Apply the 80/20 Rule: It’s time to apply the 80/20 rule to employee relations and communication. The norm for most leaders is to spend 80 percent of their time behind their desks and 20 percent of their time among or communicating with the workforce. How can you possibly know what is really going on with your people if you do not spend time with them? And, how can you expect them to confide in you if they don’t know and trust you?

In order to create an engaged workforce that will gladly provide you the truthful information you need for long-term success, exchange the time you spend behind your desk with the time you spend with your workforce. No, you do not have to spend 80 percent of your time actually out in the workplace, but you do need to spend time physically out there daily and then add time together when in your office, common meeting rooms, their lunch room, or in their workspace. Obtaining truth-filled information is all about connecting, communicating, and being directly involved in their daily activities – you cannot do that sitting behind a desk.

Circular Communications are Key: Circular communications is the essential component to an accountability strategy. When everyone is accountable and engaged, productivity goes up, performance improves, and leadership’s ability to lead increases.

Get More Than Just the Facts: Start every day with a walk-through of the workplace whether it is a call center, manufacturing plant, or a retail store. Find the problems and issues that need to be addressed before the workforce begins its day. Ask questions and then listen. There is always a backstory. No matter what is happening, what went wrong, or why things didn’t work, there is always more to the story than just the surface facts. Spend time with team members and continue the dialogue until you feel you have the complete story. By showing interest in the person and the problem, he or she will learn to trust you, and you will be able to trust the information he or she imparts.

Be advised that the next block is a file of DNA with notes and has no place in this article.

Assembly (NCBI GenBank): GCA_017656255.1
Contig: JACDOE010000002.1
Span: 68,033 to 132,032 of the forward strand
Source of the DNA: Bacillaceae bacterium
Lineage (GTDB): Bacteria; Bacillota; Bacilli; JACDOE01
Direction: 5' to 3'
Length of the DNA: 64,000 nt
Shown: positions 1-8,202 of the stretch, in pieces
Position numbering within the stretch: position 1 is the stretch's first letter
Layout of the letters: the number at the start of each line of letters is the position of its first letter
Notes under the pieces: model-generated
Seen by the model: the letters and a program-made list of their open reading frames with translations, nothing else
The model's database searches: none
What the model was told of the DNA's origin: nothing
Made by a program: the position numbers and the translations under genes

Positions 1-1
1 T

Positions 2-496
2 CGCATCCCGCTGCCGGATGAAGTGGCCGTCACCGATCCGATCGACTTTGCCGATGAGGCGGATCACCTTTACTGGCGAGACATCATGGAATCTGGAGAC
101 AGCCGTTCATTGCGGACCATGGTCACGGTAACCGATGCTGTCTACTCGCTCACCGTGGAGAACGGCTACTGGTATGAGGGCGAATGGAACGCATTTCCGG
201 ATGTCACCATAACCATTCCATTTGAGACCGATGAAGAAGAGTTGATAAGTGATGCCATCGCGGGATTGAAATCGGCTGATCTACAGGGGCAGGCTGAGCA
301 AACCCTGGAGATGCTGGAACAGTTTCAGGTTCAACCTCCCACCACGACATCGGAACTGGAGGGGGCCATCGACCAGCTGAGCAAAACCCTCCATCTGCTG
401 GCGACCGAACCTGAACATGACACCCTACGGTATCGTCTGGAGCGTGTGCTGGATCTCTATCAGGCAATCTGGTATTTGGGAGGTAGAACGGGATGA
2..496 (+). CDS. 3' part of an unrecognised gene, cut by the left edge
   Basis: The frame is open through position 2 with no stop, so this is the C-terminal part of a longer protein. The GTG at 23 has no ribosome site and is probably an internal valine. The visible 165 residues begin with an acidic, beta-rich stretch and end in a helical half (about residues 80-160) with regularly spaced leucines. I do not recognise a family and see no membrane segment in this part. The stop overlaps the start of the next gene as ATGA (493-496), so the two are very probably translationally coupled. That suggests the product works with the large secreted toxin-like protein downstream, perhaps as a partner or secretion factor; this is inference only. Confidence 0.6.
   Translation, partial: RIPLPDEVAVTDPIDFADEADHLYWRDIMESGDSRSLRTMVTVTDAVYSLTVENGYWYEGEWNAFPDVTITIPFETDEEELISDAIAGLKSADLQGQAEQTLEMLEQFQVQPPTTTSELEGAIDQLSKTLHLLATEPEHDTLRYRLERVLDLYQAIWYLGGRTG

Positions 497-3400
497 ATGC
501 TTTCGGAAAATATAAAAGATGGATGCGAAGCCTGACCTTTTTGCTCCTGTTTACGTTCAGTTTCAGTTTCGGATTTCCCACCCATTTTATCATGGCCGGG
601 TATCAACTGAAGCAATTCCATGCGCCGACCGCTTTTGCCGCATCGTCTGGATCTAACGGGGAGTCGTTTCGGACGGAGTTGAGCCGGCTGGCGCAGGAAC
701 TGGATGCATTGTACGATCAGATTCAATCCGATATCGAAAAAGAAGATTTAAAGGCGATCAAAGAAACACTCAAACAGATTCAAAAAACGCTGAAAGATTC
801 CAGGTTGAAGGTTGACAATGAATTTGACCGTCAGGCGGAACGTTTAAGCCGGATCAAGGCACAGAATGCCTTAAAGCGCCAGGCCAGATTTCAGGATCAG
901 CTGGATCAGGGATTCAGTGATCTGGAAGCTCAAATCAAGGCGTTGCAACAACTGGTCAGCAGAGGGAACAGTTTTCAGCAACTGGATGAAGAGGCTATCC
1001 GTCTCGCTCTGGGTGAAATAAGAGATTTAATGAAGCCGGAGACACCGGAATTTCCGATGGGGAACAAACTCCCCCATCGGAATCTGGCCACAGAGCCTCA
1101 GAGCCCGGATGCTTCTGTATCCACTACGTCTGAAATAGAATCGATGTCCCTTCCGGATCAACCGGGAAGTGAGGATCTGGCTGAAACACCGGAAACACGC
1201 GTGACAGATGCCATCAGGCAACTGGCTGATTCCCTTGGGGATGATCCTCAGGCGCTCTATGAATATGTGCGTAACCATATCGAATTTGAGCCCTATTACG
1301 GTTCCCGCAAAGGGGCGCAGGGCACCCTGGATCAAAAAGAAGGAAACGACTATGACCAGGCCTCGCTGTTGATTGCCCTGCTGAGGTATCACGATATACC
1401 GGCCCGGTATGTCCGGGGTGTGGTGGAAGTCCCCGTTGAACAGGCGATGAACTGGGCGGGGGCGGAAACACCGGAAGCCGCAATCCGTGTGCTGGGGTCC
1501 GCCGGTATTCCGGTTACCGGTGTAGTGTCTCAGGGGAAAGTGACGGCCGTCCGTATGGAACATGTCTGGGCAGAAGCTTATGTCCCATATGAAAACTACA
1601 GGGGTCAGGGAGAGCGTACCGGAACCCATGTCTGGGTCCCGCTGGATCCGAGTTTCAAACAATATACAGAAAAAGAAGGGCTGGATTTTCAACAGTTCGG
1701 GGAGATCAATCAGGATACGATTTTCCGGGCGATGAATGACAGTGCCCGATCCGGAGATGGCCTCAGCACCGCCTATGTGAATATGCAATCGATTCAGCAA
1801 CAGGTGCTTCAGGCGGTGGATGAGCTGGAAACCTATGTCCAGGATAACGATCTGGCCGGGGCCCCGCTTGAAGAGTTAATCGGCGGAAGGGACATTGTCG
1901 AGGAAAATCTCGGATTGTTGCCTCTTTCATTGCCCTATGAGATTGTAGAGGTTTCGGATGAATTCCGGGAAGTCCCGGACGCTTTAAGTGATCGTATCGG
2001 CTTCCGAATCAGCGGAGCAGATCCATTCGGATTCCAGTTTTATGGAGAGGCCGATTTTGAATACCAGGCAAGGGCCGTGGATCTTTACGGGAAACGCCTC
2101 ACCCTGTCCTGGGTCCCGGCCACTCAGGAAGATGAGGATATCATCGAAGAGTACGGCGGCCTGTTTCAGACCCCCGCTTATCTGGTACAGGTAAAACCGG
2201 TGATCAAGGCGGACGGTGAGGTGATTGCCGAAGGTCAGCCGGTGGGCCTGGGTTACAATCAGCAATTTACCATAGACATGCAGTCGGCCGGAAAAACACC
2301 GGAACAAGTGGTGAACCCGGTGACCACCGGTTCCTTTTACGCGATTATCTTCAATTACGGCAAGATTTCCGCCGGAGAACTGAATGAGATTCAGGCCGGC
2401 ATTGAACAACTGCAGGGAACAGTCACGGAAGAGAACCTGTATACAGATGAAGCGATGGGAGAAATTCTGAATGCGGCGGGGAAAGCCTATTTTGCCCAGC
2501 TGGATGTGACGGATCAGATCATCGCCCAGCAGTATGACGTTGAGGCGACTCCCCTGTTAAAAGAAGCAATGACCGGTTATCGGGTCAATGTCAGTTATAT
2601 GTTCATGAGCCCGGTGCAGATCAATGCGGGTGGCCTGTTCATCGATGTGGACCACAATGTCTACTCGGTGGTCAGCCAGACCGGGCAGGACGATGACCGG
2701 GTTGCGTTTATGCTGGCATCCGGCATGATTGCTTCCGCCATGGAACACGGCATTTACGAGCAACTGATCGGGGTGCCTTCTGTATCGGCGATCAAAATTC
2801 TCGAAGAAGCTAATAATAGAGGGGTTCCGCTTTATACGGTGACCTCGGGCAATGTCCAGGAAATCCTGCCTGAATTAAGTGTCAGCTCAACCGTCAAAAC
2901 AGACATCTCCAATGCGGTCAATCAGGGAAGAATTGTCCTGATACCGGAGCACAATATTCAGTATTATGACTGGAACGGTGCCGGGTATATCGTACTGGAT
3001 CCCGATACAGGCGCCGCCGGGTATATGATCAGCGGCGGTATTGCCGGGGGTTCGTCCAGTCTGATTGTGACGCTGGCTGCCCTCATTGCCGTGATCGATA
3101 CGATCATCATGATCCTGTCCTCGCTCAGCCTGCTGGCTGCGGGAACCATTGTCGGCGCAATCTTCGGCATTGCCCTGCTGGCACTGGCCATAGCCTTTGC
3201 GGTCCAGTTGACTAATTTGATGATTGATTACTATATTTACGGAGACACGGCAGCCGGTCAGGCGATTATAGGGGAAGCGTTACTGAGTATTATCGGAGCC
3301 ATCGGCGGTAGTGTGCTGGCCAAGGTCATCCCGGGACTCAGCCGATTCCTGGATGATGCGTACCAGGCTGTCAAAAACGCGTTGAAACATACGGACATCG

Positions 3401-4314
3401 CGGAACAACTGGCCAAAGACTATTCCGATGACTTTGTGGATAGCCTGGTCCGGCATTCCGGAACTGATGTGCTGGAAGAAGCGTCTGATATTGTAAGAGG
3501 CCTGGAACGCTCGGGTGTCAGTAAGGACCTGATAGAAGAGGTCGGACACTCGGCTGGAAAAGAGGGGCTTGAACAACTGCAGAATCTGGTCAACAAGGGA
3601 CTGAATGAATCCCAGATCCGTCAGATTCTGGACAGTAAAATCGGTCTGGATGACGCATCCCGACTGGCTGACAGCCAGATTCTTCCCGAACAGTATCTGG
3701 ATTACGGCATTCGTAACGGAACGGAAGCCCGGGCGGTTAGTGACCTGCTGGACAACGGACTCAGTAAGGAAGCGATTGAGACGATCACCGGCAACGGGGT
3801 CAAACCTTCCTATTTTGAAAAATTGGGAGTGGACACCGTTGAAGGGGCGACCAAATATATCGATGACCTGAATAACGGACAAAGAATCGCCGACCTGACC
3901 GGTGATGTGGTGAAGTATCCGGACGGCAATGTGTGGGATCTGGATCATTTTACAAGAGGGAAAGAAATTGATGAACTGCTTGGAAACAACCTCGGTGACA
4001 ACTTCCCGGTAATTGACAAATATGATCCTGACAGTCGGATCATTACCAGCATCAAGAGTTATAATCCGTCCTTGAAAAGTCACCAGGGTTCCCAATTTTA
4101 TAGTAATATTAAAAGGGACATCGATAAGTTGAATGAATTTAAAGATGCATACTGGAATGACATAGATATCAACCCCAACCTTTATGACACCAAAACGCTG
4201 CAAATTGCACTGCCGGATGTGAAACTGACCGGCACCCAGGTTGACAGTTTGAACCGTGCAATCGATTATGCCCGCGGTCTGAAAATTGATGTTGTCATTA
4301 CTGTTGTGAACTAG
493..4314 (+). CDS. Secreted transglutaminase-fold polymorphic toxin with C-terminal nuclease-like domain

Is Anything Standing in the Way? Do your walk-through at different times of the day on different days of the week. This will provide you an array of information to connect with the workforce. When asking questions, it should never be “what happened here” or “why did this project derail?” Just as important is the question “Is anything standing in your way to prevent you from completing the task at hand?” You cannot remove something or prevent a problem standing in the way unless you know about it.

Get Anonymous Confidential Feedback on Your Performance: When seeking information and feedback, remember to get feedback on yourself. Sometimes, you might be what is standing in the way. Ensure private, uncompromised feedback from your peers and team about you. You cannot live in a vacuum or get to the truth if feedback essential to your leadership performance cannot be provided confidentially and received as constructive criticism. You also cannot stop with just getting the confidential feedback. You need to take appropriate action, or your leadership will suffer.

Leading a team or running a successful business given today’s uncertain economy, global implications, and marketplace competition is a difficult task for any leader or manager. It is all but impossible unless you have not only the facts, also but the back-story, to make wise decisions. Use the 80/20 circular accountability strategy to make decisions that result in improved workforce engagement, employee retention, and profitability.